The Maryknoll Office for Global Concerns joined 65 other organizations in signing the following statement expressing opposition to a Cold War mentality that is increasingly driving U.S.-China policy. This article was published in the July-August 2021 issue of NewsNotes.
We, the undersigned organizations that represent millions of people across the United States, are deeply concerned about the growing Cold War mentality driving the U.S. approach to China. Although our organizations may have different mandates or ideological persuasions, we know that the new Cold War with China currently being pushed in Washington does not serve the millions of people demanding change across this country nor the billions of people affected by U.S. foreign policy abroad, and will instead lead to further insecurity and division.
Worryingly, both political parties are increasingly latching onto a dangerously short-sighted worldview that presents China as the pivotal existential threat to U.S. prosperity and security and counsels zero-sum competition as the primary response. This narrative is not only growing in our foreign policy discourse, but also is increasingly being used to justify widely popular domestic policies, like those in the Endless Frontier Act, that provide broad social and industrial investments. Anti-China framing for such initiatives is not only politically unnecessary; it is harmful, as it inevitably feeds racism, violence, xenophobia, and white nationalism.
The true global security challenges of today — like economic inequality and lack of opportunity, climate change, nuclear proliferation, pandemics, financial crises and supply chain disruption, and ethnonationalism — will require joint, non-military solutions with China and other countries. While the administration and many in Congress acknowledge the need for cooperation on issues of global concern such as climate change, presenting the U.S.-China relationship as a zero-sum economic and military struggle between democracy and authoritarianism, as the Strategic Competition Act does, creates a political environment that leaves little room for such cooperation.
Instead, the level of demonization and outdated Cold War thinking driving such efforts threatens to fuel destabilizing arms-racing and risks escalation towards a predictably devastating conflict. It also undermines the human rights agenda, providing ammunition for the Chinese government's claim that criticism of abuses — including from rights advocates within China — is aimed at weakening China. Moreover, such approaches pave the way for U.S. policy to undermine human rights and good governance in pursuit of short-sighted security partnerships with rights-abusing, authoritarian governments simply to compete with Beijing.
President Biden and Congress should focus on innovation, cooperation, and multilateral approaches, not hostility and confrontation, to address shared challenges and areas of concern. What everyday Americans need to secure their futures is not the suppression of the Chinese economy — one that is intimately intertwined with our own — but a fundamental restructuring of our own economy through investments in innovation and green jobs; strengthening labor and raising wages; rooting out systemic racism, sexism and inequality; and ensuring affordable health care, housing, education, and a livable planet. More broadly, the prosperity of working people in the United States and China alike demands building a more equitable global economy that maximizes human wellbeing overall rather than corporate profits. Wasting more money on the Pentagon and inflaming ethnonationalism and racism will not serve these goals.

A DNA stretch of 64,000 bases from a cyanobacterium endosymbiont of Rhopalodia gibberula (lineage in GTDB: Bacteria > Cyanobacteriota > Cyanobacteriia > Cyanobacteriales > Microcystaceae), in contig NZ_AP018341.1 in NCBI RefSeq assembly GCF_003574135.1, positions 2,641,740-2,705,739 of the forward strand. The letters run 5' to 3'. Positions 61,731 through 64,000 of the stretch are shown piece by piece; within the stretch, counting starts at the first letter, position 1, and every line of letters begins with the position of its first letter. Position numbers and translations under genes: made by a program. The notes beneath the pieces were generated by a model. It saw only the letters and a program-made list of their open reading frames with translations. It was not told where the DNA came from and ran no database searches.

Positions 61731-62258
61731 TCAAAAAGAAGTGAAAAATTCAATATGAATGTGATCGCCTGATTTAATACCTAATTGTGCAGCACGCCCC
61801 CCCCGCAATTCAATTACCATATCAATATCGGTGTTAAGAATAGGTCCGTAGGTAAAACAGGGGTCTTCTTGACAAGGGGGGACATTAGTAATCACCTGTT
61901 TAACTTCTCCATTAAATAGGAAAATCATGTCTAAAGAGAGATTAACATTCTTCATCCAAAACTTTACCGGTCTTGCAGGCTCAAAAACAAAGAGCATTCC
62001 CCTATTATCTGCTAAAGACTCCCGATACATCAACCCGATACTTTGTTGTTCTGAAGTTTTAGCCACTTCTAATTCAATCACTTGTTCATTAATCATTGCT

This moment presents a once in a lifetime opportunity to fundamentally change how the U.S. government builds the security of its people — and more militarization and demonization of China is a distracting and self-defeating strategy toward this goal. If the U.S. government doesn’t change course quickly, this dangerous bipartisan push for a new Cold War with China risks empowering hardliners in both countries, fueling more violence against Asian American and Pacific Islander communities, and failing to confront the truly existential shared threats we face this century.
Faith in action: Tell the State Department to restore the Fulbright and Peace Corps programs in China. Copy and paste the following comment into the State Department comment form at https://register.state.gov/contactus/ContactUsForm
“The one relatively simple change in U.S. policy towards China that can help address the root issues of racism and discrimination in the United States is the restoration of the Fulbright and Peace Corps programs in China. Both programs provide U.S.-government-funded opportunities for Americans to live abroad, with the aim of promoting increased understanding of the United States internationally and enabling Americans to better understand other countries. The Fulbright exchange with China and the Peace Corps programs in China, in operation since 1979 and 1993, respectively, were both abruptly cut last year by the Trump administration as part of the overall fallout from the increasing tensions in the U.S.-China relationship. These avenues for Americans to live, study and work abroad will contribute to making the United States a more open, tolerant, and inclusive society.”
Photo: President Biden and Xi Jinping of China. By Antonio Villariagosa, available on Flickr.